Rather than building around monuments, Powerhouse Company completed a ‘friendly giant’ skyscraper tuning with the Brutalist architecture of a 1970’s bunker building in Eindhoven in the Netherlands.
Marcus Byrne’s graffiti architectures capture the beauty in the decay with the art project When life imitates art. Through AI, the Australia-based Irish graphic designer, digital artist, and visual storyteller celebrates the spray can as a democratic tool for freedom of expression.
Divine Inspiration is the first lighting release for Lee Broom in four years, showcasing a series of new ethereal lighting pieces in a range of materials, including a limited-edition collection in white plaster, which is hand crafted by the designer himself.
The late Pritzker Prize architect Paulo Mendes da Rocha mostly worked in São Paulo, but his austere raw concrete buildings influenced contemporary architecture in South America and beyond.
Graphic designer Nvard Yerkanian portrays undervalued and endangered Armenian Soviet buildings to build up architectural awareness in the country. “There is a raising interest on Socialist and Brutalist architecture, and we have quite a few of them in Armenia.” Let’s not forget what what we’ve been through, says the architect and illustrator to Archipanic.
A pointed rocking chair and a Chaise lounge composed of interlacing planes. Thomas Musca and Duyi Han joined forces to cast lightweight beton brut furniture combining brutalist aesthetics with computer programming.
A cosmic vibe with an underlying brutalist and underground fight-club aesthetic define the ultimate Dubai Warehouse Gym by VSHD Design.
With the ‘Sacred Space’ series of graphic posters the Portuguese architect and illustrator pays tribute to Oscar Niemeyer, Alvaro Aalto and Frank Lloyd Wright’s holiest achievements.
The new London Brutalist Edition by Skyline Chess transforms the Barbican Towers, the Alexandra Road Estate and One Kemble Street into architectural chess pieces.
A MoMA’s specially commissioned photo essay by Valentin Jeck explores neglected buildings, monumental housing complexes and concrete skyscrapers built in the region of former Yugoslavia.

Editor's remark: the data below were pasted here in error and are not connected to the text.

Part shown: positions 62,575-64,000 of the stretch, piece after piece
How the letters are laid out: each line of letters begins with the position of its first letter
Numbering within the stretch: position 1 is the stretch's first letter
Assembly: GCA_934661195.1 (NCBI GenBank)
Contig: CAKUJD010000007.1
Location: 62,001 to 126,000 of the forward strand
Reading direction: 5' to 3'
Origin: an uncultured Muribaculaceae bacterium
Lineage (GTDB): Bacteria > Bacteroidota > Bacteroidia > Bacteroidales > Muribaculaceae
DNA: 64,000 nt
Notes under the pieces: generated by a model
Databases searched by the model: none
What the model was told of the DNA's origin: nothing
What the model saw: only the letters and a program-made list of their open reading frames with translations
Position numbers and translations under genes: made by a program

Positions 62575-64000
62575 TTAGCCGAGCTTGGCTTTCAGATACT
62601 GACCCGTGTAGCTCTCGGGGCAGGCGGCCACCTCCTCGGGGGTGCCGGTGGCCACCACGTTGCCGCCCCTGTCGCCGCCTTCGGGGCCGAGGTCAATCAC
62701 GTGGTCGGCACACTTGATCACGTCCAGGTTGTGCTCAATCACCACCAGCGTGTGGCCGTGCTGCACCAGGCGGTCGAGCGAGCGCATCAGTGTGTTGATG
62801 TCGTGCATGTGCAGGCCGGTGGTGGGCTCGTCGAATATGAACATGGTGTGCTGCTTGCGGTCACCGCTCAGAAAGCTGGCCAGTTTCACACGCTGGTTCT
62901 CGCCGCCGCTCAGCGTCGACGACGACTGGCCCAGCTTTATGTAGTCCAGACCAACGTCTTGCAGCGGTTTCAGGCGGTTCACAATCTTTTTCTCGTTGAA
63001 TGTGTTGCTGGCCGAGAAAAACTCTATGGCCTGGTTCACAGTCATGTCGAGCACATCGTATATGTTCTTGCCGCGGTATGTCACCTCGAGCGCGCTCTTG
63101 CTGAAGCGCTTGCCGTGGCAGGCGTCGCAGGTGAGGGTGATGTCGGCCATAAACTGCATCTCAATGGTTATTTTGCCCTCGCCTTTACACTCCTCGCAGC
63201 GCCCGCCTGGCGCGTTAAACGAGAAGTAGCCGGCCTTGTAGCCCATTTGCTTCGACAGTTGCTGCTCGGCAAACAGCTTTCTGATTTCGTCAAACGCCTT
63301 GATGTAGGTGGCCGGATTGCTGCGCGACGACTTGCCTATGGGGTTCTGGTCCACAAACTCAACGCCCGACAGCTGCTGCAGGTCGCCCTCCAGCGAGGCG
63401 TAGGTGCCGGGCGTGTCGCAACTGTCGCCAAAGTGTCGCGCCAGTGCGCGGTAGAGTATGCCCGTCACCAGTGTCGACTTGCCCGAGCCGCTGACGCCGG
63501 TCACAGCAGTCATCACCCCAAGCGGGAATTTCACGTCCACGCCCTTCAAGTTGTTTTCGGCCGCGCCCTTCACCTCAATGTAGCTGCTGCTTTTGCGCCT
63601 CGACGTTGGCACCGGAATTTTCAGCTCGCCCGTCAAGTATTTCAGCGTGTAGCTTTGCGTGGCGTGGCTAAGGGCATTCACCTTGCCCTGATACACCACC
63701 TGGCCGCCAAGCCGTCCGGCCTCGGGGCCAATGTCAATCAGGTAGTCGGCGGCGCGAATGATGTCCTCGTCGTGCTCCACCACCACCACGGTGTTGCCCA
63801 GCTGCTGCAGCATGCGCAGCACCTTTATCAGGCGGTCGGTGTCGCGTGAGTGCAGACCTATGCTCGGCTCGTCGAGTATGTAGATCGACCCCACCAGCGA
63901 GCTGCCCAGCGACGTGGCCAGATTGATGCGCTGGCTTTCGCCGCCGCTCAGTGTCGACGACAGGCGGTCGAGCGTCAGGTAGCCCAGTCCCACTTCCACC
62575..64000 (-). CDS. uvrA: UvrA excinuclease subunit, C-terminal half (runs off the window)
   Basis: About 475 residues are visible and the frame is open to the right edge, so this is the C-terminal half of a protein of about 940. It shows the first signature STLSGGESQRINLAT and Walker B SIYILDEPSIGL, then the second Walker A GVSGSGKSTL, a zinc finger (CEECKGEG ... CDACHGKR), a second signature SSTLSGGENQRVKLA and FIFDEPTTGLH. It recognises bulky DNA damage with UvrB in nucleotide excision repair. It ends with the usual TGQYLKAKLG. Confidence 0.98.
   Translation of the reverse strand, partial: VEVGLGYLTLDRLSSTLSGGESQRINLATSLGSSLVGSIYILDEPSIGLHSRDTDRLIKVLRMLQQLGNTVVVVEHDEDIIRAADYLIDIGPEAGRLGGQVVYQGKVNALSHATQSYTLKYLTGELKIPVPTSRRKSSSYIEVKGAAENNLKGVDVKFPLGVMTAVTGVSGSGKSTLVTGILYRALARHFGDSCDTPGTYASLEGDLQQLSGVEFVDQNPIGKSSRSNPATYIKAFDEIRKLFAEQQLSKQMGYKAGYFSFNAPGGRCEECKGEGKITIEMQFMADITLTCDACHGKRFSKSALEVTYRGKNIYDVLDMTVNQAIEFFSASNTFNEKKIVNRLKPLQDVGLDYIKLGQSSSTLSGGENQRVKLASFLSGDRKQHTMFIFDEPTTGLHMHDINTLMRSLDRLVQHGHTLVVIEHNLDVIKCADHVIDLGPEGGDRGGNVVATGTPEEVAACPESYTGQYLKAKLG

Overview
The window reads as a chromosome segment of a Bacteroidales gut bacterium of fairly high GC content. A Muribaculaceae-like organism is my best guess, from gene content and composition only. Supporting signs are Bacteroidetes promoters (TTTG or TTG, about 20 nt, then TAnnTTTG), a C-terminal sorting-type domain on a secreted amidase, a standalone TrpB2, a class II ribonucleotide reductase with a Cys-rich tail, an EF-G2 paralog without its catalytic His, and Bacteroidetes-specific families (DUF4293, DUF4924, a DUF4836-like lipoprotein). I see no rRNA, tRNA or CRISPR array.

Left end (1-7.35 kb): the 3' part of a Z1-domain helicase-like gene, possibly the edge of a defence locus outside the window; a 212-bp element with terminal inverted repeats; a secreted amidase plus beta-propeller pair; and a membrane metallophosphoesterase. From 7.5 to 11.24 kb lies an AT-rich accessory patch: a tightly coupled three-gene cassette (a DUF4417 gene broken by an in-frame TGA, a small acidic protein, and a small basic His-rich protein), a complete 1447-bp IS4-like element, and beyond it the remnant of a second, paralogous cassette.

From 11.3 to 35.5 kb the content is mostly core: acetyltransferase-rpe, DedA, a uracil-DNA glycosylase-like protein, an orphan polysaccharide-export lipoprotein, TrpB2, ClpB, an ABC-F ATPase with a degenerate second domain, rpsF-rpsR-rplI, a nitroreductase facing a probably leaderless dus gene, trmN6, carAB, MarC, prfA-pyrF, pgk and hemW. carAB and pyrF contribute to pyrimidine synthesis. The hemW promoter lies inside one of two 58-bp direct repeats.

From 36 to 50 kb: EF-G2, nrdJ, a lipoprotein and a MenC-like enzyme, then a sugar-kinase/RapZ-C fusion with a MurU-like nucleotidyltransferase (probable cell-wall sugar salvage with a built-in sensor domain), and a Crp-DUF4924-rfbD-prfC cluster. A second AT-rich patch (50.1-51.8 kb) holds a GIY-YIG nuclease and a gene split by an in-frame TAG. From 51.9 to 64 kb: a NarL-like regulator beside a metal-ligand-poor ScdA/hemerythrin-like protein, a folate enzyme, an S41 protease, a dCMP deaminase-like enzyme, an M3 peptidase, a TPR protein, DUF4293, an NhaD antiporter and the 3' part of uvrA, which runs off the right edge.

Venice Biennale 2018 – While the Robin Hood Gardens in London are being demolished, 4 other Brutalist buildings screaming for justice show that even concrete giants have ha chance to redeem.
The Victoria & Albert Museum saved a large part of the iconic Robin Hood Gardens from bulldozers and re-assembled it at Venice Biennale 2018 as part of a contested exhibition about the Brutalist building which many have have praised while others have described as “a failed social experiment of inhuman Modernism, not to be funded with public money”.
Australian photographer Tom Blachford explores Tokyo’s Blade Runner-style architecture portraying iconic buildings by Kenzo Tange, Kisho Kirosawa and more…
From postwar never-realized urban visions to fancy sleeping pods. The history of Tokyo capsule hotels starts from the endangered Nakagin Capsule Tower photographed by Noritaka Minami.
Raphael Olivier portrays Pyongyang austere towers and monuments which convey a brutalist sense of leadership weaved into the urban fabric of the North Korean capital.
Architects and locals team up to envision their dreams for Detroit future. The US Pavilion at Venice Biennale presents visionary proposals to fuel new energy in a city that craves for architectural imagination after a bankruptcy and decades of decline.
Brutalist melancholia and neglecter modernism: Souvenir d’un Futur photo essay by Laurent Kronental dives into the concrete ocean floating around Paris and portrays the elderly “urban veterans” who live in it.
OPA studio designed Casa Brutale, a conceptual architecture completely immersed into the cliffside of the Aegean cost. Concrete, glass, wood and a pool-roof integrate with the natural landscape paying homage to pure brutalism as well.
French filmaker Michel Gondry shoot Chemical Brothers’ new music video in Paris brutalist architecture, just a stone’s throw away from the Eiffel tower… and a Statue of Liberty.